Graduate studies at Western
|Abstract||The Hypocritical Imagination: Between Kant and Levinas is an outstanding contribution to this vacuum. Focusing on Kant and Levinas, John Llewelyn takes us on a dazzling tour of the philosophical imagination. He shows us that despite the different treatments they accord to the imagination, there is much to be gained from comparing these two key thinkers. From Kant, Llewelyn shows how the imagination is the common root of all understanding. He contrasts this with the thought of Emmanuel Levinas, for whom the imagination plays an ambivalent role both as necessary for and a threat to recognition of the other. John Llewelyn also introduces the importance of the work of Heidegger, Schelling, Hegel, Arendt, and Derrida on the imagination and what this work can tell us about the relationship between the imagination and ethics, aesthetics, and literature.|
|Categories||categorize this paper)|
|Buy the book||$85.64 used (43% off) $142.50 new (5% off) $150.00 direct from Amazon Amazon page|
|Call number||B2799.I55.L57 2000|
|Through your library||Configure|
Similar books and articles
Michelle Karnes (2011). Imagination, Meditation, and Cognition in the Middle Ages. The University of Chicago Press.
Mary Domski (2010). Kant on the Imagination and Geometrical Certainty. Perspectives on Science 18 (4):409-431.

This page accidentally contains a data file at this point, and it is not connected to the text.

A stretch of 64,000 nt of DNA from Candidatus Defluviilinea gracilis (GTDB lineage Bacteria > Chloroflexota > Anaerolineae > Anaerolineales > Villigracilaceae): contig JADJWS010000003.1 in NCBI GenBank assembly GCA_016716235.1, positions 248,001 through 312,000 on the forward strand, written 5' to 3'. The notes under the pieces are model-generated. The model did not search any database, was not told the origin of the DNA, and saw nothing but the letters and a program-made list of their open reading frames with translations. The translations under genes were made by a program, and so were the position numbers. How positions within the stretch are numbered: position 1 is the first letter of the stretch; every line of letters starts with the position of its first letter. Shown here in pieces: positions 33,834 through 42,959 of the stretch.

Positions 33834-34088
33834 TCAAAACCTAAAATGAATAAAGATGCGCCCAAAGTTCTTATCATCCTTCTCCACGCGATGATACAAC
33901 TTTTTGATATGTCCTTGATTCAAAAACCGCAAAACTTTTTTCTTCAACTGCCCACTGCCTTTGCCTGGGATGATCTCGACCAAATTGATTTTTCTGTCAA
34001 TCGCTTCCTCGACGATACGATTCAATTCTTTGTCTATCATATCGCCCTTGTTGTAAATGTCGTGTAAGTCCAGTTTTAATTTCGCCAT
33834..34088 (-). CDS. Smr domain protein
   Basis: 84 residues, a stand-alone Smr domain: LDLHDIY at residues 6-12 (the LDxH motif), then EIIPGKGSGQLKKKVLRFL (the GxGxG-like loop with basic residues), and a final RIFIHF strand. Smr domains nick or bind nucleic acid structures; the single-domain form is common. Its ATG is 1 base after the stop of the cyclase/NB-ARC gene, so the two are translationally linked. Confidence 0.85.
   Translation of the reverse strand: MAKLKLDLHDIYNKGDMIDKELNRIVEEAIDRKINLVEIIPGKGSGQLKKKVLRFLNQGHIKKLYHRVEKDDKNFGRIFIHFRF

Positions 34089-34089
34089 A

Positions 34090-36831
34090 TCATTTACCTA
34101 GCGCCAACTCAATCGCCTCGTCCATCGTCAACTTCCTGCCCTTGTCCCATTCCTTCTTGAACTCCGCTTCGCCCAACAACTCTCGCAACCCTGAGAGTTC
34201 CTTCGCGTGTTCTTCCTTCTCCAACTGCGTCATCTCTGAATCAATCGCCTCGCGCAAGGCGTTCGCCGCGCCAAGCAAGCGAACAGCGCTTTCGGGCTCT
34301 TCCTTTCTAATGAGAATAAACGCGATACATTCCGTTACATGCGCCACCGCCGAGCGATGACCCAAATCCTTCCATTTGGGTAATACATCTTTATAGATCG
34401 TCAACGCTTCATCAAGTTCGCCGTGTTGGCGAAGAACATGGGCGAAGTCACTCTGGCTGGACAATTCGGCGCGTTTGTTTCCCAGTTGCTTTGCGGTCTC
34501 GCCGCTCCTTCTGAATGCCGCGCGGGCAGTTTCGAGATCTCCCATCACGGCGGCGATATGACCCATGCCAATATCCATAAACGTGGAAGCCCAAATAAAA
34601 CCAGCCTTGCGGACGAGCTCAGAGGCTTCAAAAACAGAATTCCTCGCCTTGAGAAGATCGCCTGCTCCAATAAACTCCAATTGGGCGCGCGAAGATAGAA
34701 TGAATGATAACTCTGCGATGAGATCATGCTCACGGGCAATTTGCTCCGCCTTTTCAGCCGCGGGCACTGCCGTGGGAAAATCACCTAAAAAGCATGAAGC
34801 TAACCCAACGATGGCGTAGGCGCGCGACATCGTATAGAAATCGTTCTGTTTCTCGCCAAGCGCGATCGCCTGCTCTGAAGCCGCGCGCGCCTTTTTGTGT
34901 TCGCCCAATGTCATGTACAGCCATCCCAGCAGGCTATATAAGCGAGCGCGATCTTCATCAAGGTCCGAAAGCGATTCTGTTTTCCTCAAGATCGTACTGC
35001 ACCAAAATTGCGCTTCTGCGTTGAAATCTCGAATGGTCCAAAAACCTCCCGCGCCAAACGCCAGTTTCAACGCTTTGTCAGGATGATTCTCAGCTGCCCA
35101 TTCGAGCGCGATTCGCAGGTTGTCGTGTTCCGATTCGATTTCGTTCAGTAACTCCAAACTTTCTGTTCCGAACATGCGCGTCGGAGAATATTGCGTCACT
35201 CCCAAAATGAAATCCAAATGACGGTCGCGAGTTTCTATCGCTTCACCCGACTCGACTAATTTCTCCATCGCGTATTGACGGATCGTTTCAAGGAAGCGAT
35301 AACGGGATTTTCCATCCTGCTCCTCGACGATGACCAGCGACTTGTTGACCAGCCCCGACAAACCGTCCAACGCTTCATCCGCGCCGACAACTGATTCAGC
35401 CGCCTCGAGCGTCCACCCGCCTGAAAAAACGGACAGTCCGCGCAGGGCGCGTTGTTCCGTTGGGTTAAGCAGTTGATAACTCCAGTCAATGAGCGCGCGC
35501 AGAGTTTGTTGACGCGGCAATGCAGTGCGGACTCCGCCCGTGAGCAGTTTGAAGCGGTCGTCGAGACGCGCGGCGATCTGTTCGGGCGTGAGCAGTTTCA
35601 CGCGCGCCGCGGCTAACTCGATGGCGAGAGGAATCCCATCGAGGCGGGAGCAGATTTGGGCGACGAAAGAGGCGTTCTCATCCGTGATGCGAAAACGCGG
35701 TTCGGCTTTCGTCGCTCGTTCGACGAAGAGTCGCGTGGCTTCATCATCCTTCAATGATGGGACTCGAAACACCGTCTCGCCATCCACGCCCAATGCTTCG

Sarah L. Gibbons (1994). Kant's Theory of Imagination: Bridging Gaps in Judgement and Experience. Oxford University Press.
Ty D. Camp, From the Schematic to the Symbolic: The Radical Possibilities of the Imagination in Kant's Third Critique.
Gillian Robinson & John F. Rundell (eds.) (1994). Rethinking Imagination: Culture and Creativity. Routledge.
Rudolf A. Makkreel (1990). Imagination and Interpretation in Kant: The Hermeneutical Import of the Critique of Judgment. University of Chicago Press.
Matthew William Maguire (2006). The Conversion of Imagination: From Pascal Through Rousseau to Tocqueville. Harvard University Press.
Jennifer Church (2003). Depression, Depth, and the Imagination. In J. Philips & James Morley (eds.), Imagination and its Pathologies. MIT Press.
John Wilhelm Wurzer (2002). Enigmatic Sayings. Review of the Hypocritical Imagination: Between Kant and Levinas by John Llewelyn. Research in Phenomenology 32 (1):233-237.
Added to index2009-01-28
Total downloads45 ( #29,007 of 739,352 )
Recent downloads (6 months)1 ( #61,538 of 739,352 )
How can I increase my downloads?